Did you have to pay to be in the cult or give up anything like contact with friends and family?

You had to pay for privates (one on one sessions – the most coveted and expensive way to learn), the group classes. There was the 7 emotional attachments that you had to let go to be free and then you could move on to the advance classes when J or L got the word from God. We all could talk to God but we all trusted J and L more when they listened. And you were expected to tithe, of course. I bartered most of the time I was there – I helped out in the office. My duties as teacher (I taught the children and teen classes) and producer were volunteer.

Are you a religious person? How so?
I have never been a religious person. I was baptized Presbyterian because my Ma liked the idea of predestination. But my parents aren’t religious either (though my Ma is falling into a primitive Baptist cult now).

Do you believe in God?
I did while I was in the cult, very much so. Before and after that, not so much. It was comforting when I believed that he was there. But my belief evaporated. It materialized and evaporated almost on its own.

Are you a spiritual person? How so?
I have been searching since adolescence. I explored my Cherokee background and learned about the Native American way of life – my 2nd cousin is a medicine woman and named me. I got into new age stuff after that – crystals, tarot, drugs have been a spiritual journey for me.

What else can you share with us about the experience of being a cult?
When I got out of the cult I saw how much everything is a cult. Everything we choose to identify with shapes our thinking. This war seems absurd to me because it is just cults fighting cults. But I do know the power of faith and what lengths a person can be manipulated to – there is no limit. The most hope I see in the present is that the person who wrote the manifesto for Al Qaeda has renounced his belief that violence is the answer – literally the guy who wrote the book. I forget his name damnit. When I read that I knew that Al Qaeda’s time is limited. It will be destroyed from within; maybe that’s the only way.

What advice would you offer others about being in a cult?
Think for yourself.

What did you think about South Park‘s Super Best Friends episode?

The Super Best Friends episode was obviously a take on Scientology and the weird alien where everybody killed themselves. But, surprisingly close in the premise at the beginning – tell people they’re unhappy (not really hard to convince them in the first place) and then don’t let them leave without talking for it so long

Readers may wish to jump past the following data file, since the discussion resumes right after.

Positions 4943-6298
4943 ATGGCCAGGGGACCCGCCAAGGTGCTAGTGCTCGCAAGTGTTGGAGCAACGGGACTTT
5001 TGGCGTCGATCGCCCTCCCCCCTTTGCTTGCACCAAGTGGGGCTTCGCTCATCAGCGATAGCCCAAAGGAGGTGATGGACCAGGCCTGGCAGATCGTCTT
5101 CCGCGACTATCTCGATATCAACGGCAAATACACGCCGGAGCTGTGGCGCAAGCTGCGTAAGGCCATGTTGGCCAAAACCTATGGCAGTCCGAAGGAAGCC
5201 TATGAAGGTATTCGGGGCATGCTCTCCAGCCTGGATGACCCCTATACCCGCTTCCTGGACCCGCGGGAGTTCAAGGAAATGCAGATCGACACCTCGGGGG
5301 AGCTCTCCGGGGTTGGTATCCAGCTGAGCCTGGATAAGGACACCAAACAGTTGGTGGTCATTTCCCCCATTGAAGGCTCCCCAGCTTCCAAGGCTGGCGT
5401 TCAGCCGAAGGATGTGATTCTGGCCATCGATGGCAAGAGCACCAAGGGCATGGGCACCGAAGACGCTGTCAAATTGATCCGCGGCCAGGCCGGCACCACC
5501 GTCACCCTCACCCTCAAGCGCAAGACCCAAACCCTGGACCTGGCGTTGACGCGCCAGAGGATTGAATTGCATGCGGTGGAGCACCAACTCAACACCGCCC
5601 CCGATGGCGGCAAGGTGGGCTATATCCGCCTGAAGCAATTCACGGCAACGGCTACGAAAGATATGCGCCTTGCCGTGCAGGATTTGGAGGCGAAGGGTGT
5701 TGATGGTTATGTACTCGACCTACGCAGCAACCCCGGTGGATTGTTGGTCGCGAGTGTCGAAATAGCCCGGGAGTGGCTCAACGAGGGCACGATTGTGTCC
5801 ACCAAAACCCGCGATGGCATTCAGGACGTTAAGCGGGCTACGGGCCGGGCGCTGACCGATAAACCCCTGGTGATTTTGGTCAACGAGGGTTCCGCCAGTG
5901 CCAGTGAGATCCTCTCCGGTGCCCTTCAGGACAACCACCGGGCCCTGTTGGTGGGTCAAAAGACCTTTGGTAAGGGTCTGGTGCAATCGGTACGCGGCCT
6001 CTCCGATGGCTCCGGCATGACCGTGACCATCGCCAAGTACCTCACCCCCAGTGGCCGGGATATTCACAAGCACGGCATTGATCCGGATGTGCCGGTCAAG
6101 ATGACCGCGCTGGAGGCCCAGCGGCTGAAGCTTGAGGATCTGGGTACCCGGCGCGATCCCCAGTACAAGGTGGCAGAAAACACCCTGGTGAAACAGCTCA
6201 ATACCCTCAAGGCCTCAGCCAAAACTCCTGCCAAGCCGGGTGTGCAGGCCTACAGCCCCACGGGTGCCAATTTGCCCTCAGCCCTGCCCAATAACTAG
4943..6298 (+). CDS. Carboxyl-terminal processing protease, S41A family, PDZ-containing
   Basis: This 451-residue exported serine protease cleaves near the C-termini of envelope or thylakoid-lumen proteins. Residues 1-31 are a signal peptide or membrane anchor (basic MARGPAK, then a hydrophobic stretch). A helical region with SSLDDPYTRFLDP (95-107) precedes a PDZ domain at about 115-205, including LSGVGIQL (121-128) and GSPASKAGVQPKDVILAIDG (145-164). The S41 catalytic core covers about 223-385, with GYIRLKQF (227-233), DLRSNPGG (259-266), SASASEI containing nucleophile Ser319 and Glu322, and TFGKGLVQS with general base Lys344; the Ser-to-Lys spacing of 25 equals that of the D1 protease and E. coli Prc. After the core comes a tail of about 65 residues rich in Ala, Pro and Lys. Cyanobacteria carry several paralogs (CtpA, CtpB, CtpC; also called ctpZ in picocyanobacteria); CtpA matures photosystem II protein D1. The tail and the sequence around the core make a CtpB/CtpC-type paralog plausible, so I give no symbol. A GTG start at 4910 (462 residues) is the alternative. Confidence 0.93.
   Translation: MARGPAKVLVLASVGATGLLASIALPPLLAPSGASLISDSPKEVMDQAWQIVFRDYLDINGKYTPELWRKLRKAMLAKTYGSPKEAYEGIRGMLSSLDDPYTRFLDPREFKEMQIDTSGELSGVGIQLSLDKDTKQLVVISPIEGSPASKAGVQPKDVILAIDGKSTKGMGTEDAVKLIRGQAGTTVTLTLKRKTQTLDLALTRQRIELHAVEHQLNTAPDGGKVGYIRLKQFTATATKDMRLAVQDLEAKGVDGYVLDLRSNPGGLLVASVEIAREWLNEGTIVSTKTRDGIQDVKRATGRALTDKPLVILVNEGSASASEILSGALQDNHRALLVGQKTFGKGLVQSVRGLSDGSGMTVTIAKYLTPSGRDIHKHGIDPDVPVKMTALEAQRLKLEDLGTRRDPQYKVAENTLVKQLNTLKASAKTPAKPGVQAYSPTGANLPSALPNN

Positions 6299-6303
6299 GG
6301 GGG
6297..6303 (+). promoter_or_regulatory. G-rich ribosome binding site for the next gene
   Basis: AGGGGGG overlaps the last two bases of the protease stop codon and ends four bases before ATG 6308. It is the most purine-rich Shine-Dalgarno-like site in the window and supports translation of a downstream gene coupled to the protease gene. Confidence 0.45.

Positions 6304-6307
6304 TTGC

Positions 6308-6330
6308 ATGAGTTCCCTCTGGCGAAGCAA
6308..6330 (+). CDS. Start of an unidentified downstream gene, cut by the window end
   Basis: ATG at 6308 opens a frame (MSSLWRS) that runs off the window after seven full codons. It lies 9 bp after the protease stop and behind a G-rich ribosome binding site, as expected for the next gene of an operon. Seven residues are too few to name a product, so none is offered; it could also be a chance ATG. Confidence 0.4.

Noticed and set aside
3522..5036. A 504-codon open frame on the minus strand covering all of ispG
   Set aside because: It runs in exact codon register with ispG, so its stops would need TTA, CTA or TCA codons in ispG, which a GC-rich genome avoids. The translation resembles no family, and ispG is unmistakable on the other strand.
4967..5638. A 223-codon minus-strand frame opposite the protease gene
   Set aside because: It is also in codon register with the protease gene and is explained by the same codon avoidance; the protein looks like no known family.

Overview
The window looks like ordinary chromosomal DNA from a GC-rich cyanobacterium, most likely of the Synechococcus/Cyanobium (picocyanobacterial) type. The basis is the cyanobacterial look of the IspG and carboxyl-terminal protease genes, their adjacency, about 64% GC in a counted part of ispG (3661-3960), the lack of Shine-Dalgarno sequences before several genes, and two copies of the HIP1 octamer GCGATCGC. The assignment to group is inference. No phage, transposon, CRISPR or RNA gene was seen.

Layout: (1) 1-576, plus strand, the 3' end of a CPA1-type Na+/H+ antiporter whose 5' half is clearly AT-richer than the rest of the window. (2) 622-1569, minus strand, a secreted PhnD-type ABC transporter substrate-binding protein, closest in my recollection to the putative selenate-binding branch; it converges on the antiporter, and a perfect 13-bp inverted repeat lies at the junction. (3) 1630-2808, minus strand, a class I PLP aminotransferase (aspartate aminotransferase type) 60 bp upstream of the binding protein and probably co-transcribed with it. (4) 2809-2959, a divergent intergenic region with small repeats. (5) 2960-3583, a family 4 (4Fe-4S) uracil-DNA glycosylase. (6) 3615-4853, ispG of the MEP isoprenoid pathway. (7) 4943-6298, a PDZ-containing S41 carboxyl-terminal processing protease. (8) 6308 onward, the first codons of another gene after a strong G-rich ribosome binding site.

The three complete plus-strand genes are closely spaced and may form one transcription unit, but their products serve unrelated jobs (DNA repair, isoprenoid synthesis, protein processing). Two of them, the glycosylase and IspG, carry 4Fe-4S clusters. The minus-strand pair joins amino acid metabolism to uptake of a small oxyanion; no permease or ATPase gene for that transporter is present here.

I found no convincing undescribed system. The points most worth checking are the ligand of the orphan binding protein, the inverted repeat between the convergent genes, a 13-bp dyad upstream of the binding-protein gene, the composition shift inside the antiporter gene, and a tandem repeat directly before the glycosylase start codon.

that they get tired of arguing and decide to stay.
Of the super best friends – the mormon dude? Really? He’s a cult leader, or at least I always thought so. In that case, David Blaine will soon join the superprophets. The joke they made about Buddha not believing in
evil – funny, and true. I most identify with Buddhism after leaving the cult because they don’t really believe in God either. It’s kind of like 6 of this, half dozen of the other – so ambiguous that it can never be wrong.

Around the World Pic of the Day: Dome of the Rock

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And here I am, in this week’s picture of the week! Where am I? The center of the world – the spot of creation. Holy crap! Now, don’t get me wrong, do I really think that the rock under the Dome of the Rock on the Temple Mount is the point at which God created the universe. No, of course not, but that doesn’t keep this place from having an amazing aura to it and at the very least a sensational history.

As for the lore, not only was this the place at which God supposedly began the creation of the universe, but it’s also where the Jews eventually concluded that Abraham tried to sacrifice his son Isaac (Genesis 22). This place is supposed to be the land of Moriah – the place connected to where God punished King David for taking a census of the people (does that seem like a good reason to kill 70,000 people?). After seeing the destruction he was reaping, God relented and ordered his angel to stop killing everyone. The place God stopped the angel’s hand was the same place the angel stopped Abraham’s hand from killing Isaac which was over the future site of Jerusalem – and here, on what is now the Temple Mount, was the threshing floor of Ornan the Jebusite. David bought it, built an altar and sacrificed animals there to God.

In the exact spot of this altar, King Solomon built the first Temple to God, destroyed in 586 BCE by the Babylonians and here the Temple was rebuilt sometime in the fifth century BCE, only to be made huge and beautiful by Herod the Great, visited by Jesus himself – who was not pleased by the money changing he saw going on but did teach some lessons (wish I could have been there) – and eventually destroyed by the Romans in 70 CE after a huge Jewish revolt (The Great Revolt).